Here are some examples of how your donations are helping shelters and rescue groups, in the organizations’ own words.
The grant allowed for waived or reduced adoption fees on shy or harder-to-place cats. This allowed the organization to not take a loss by doing so or by housing these already long-term cats much longer.
This grant helped our organization by allowing harder-to-highlight cats to have a reduced or waived adoption fee and promoting these cats with more ease. We prefer to have cats stay with us as short a time as possible so that they can get into their new permanent homes easily and never have to go through multiple transitions.
14 adult cats
We assisted an ill woman by taking in her entire household of semi-feral/very shy cats. They all had fleas, ear mites, and were thin, not altered and terrified of the changes they were encountering. Heff (pictured, with friends), a Siamese mix, was one of the cats fortunate enough to benefit from this grant. He was adopted in a foster-to-adopt scenario and, although still adjusting to his new home, is doing well and is slowly coming out of his shell.
Medical services, spay and neuters, litter and food until adopted.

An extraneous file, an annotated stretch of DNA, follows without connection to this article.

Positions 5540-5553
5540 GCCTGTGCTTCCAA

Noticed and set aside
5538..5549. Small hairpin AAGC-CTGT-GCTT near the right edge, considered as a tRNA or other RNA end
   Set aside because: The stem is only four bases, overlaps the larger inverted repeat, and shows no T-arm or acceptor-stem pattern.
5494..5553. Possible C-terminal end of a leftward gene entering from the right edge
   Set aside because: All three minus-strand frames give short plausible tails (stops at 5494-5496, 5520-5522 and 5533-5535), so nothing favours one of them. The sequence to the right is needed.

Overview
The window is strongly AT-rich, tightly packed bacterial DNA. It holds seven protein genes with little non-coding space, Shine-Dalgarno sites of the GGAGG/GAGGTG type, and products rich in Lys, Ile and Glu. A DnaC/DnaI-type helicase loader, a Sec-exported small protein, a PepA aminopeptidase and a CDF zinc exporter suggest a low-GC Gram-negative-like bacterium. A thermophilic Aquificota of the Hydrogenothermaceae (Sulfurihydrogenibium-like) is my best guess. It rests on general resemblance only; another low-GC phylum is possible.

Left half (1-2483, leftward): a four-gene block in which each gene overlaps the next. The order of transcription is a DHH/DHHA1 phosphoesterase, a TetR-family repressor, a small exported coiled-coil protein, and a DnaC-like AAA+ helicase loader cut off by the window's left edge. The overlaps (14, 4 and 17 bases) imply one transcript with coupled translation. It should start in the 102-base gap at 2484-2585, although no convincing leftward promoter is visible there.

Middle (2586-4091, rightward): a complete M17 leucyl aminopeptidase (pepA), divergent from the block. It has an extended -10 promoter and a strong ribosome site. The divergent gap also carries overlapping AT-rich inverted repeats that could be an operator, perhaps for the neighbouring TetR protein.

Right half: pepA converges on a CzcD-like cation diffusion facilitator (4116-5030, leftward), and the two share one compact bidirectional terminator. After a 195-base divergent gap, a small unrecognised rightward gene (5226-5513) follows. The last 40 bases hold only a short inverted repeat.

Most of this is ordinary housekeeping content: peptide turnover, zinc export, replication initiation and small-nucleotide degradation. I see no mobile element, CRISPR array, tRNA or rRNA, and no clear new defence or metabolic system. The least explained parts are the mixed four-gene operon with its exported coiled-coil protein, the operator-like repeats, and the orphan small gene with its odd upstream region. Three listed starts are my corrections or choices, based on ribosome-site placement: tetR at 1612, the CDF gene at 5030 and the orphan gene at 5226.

We were able to give several rescues the medical care they needed with the help of this grant., thus helping our kittens to get healthy and find forever homes. Thanks to the grant award, we were able to help the three sick and injured kitties without waiting until funds were available.
The two sickest kittens we rescued were Anabella (“Bella”) and Meezer (pictured). They both came in as 4-week-olds with massive eye infections, Coccidia and worms. They came from a hoarder with their nursing mom! These two babies came in with eyes sealed shut due to infection. With good medical care and fostering, we were able to get Meezer healed. Bella (pictured), on the other hand, had so much damage to her eye, it wound up disintegrating and eventually had to be removed surgically. Shortly before her surgery, a very kind lady named Toby Hodge asked us if we had a little black kitten for adoption. We were thrilled to have her meet our Bella — a special-needs kitty. With one look at her sweet soul, Toby fell head-over-heels in love with Annabella!! She told us that she could not afford all the surgery needed and we were thrilled to inform her that, with a grant we had been awarded, Ms. Bella would receive the medical attention she so badly needed!